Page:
By John Byrne
Back in the mid-70s, while he was doing Fantastic Four and other books for Marvel, Jack Kirby began cutting back on the number of panels on a page. From six or even nine he reduced the average to four, and upped considerably the number of full page splashes included in every issue.
At the time, the story was Kirby was doing this because of the way his art was changing, becoming bigger, bolder, more dynamic, and so requiring larger panels. Years later another version would come out: Jack had asked Marvel for a raise. They'd said no, telling him to draw less, thus increasing his page output, instead.
I mention this only because it indicates there are many reasons why an artist might choose to draw the number of panels he does on a page. (In a similar vein, fans were all atwitter when Frank Miller, known for his dense pages on Daredevil, became suddenly very stark and stylized on the Wolverine miniseries he did in the early 80s, large areas of white space appearing around the panels. The talk was all about Frank experimenting with this bold new approach. The truth was much more posaic. That series was the first time Frank worked with Chris Claremont, and seeing how verbose Chris tended to be in X-Men, Frank decided to give him lots of room for copy. Ironically--and, yes, I think that word applies here--Chris had noted how terse Frank was in his writing on DD, and so decided to be terse himself.)
A question, then: how many panels are the "right" number of panels? What's the best way to fill that page, to tell that story? Let's consider this scene:
Working in the BatCave, Batman gets a call from Commisioner Gordon. It seems gangster Hugo "Boss" Greeley has taken over the penthouse floor of the Gotham Hotel, and is there holding a number of hostages. Batman says he'll get right on it, races to the hotel, and climbs in a window, to find that Gordon's report is correct: Greeley and his men have several hostages in the main room of the suite.
How many panels is that?
A lot of artists, especially the ones, like me, who like the draw The Stuff (cars, machines, architecture), might break it down like this:
Panel 1): Establishing shot of the BatCave. Batman is seen working on something at one of the many tables/consoles.
2): Close on the Batphone as it rings.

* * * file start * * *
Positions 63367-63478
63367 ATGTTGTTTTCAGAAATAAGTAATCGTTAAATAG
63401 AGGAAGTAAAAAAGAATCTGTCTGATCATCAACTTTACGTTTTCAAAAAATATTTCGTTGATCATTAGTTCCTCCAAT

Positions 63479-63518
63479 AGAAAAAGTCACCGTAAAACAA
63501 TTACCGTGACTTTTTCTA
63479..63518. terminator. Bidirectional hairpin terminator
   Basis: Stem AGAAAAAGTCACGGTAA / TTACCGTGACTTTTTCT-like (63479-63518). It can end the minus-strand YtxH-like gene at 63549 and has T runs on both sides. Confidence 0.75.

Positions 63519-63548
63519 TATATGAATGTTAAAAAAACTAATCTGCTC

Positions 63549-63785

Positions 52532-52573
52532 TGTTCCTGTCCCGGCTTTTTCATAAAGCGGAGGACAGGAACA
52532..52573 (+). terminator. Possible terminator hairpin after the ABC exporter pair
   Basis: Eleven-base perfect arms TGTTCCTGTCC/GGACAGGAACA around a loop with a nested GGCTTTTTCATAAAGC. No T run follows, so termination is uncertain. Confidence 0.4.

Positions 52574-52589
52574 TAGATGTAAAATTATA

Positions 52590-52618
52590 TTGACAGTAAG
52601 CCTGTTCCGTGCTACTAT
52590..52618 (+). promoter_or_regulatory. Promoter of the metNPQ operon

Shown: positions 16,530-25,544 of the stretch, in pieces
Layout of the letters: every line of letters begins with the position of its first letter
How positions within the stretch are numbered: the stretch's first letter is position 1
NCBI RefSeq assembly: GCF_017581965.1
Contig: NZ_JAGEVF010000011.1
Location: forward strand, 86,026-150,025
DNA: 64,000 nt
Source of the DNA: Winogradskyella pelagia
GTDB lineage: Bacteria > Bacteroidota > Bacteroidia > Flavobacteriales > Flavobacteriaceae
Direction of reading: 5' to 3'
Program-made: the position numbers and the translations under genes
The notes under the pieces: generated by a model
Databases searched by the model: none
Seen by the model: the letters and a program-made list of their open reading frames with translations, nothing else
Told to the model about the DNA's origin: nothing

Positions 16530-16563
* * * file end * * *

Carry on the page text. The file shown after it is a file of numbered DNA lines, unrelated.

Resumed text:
3): Batman answers.
4): Cut to Gordon, in his office, as hetells Batman about Greeley.
5): Cut back to Batman, as he says "I'll get right on it."
6): He leaps into the BatMobile.
7): Roars off down the tunnel out of the BatCave.
8): Squeals out of the hidden entrance, onto the highway.
9): Zooms toward the Gotham skyline.
10): Careens through traffic.
11): Screeches to a halt outside the Gotham Hotel.
12): Leaps from the BatMobile.
13): Fires a line up the side of the hotel.
14): Climbs the line.
15) Climbs onto the penthouse terrace.
16): Slips across the terrace.
17): Climbs in through the window.
18): Crosses to the door.
19): Opens the door a crack.
20): Reverse angle, opening door in background, Greeley and his gang, with hostages, in foreground.
This is what has come to be called the "cinematic" approach. Basically, that means that, like a strip of movie film, there is as little "elapsed time" between panels as possible. But, that's upwards of 5 or 6 pages, depending on how big some of those panels are. There must be a way to reduce that. There must be fat we can trim.
Well, of course there is. We can start by remembering that a comic book is not a movie, and a page is not a strip of movie film. It's more like a roll of snapshots, and there can be as much or as little time between "frames" as we might deem necessary and (above all) efficient. Let's try the scene again, this time eliminating the stuff that is implicit, such as travel time, or the actual slinging of a Batline up to a penthouse. Stuff we know has happened because we are seeing the subsequent events that could not happen without that stuff.